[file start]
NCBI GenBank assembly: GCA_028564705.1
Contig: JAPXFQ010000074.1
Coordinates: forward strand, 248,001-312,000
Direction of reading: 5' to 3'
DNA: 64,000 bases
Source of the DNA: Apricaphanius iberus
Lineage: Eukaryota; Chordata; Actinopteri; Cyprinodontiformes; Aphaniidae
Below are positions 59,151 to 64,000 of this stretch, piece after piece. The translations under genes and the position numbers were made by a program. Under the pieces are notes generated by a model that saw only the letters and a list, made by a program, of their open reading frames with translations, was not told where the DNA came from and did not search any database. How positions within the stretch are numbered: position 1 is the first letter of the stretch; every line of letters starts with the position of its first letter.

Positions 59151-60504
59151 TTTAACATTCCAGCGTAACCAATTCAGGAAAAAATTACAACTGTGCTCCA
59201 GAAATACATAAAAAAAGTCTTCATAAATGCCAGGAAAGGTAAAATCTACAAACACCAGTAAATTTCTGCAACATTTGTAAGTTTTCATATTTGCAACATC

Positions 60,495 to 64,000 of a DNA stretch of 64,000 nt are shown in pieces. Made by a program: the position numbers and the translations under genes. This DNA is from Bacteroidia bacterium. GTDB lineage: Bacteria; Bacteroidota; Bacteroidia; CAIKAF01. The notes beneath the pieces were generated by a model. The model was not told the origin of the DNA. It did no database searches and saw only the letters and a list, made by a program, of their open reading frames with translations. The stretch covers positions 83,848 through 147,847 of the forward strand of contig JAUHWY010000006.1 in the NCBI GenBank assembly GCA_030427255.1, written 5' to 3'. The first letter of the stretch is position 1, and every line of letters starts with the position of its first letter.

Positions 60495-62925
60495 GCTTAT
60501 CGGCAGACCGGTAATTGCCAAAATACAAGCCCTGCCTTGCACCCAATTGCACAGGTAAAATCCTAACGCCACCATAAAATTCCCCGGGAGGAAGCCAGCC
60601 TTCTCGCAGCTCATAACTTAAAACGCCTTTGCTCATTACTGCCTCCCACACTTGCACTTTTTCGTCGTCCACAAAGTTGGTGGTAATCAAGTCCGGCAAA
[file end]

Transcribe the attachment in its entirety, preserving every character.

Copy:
NCBI GenBank assembly: GCA_028564705.1
Contig: JAPXFQ010000074.1
Coordinates: forward strand, 248,001-312,000
Direction of reading: 5' to 3'
DNA: 64,000 bases
Source of the DNA: Apricaphanius iberus
Lineage: Eukaryota; Chordata; Actinopteri; Cyprinodontiformes; Aphaniidae
Below are positions 59,151 to 64,000 of this stretch, piece after piece. The translations under genes and the position numbers were made by a program. Under the pieces are notes generated by a model that saw only the letters and a list, made by a program, of their open reading frames with translations, was not told where the DNA came from and did not search any database. How positions within the stretch are numbered: position 1 is the first letter of the stretch; every line of letters starts with the position of its first letter.

Positions 59151-60504
59151 TTTAACATTCCAGCGTAACCAATTCAGGAAAAAATTACAACTGTGCTCCA
59201 GAAATACATAAAAAAAGTCTTCATAAATGCCAGGAAAGGTAAAATCTACAAACACCAGTAAATTTCTGCAACATTTGTAAGTTTTCATATTTGCAACATC

Positions 60,495 to 64,000 of a DNA stretch of 64,000 nt are shown in pieces. Made by a program: the position numbers and the translations under genes. This DNA is from Bacteroidia bacterium. GTDB lineage: Bacteria; Bacteroidota; Bacteroidia; CAIKAF01. The notes beneath the pieces were generated by a model. The model was not told the origin of the DNA. It did no database searches and saw only the letters and a list, made by a program, of their open reading frames with translations. The stretch covers positions 83,848 through 147,847 of the forward strand of contig JAUHWY010000006.1 in the NCBI GenBank assembly GCA_030427255.1, written 5' to 3'. The first letter of the stretch is position 1, and every line of letters starts with the position of its first letter.

Positions 60495-62925
60495 GCTTAT
60501 CGGCAGACCGGTAATTGCCAAAATACAAGCCCTGCCTTGCACCCAATTGCACAGGTAAAATCCTAACGCCACCATAAAATTCCCCGGGAGGAAGCCAGCC
60601 TTCTCGCAGCTCATAACTTAAAACGCCTTTGCTCATTACTGCCTCCCACACTTGCACTTTTTCGTCGTCCACAAAGTTGGTGGTAATCAAGTCCGGCAAA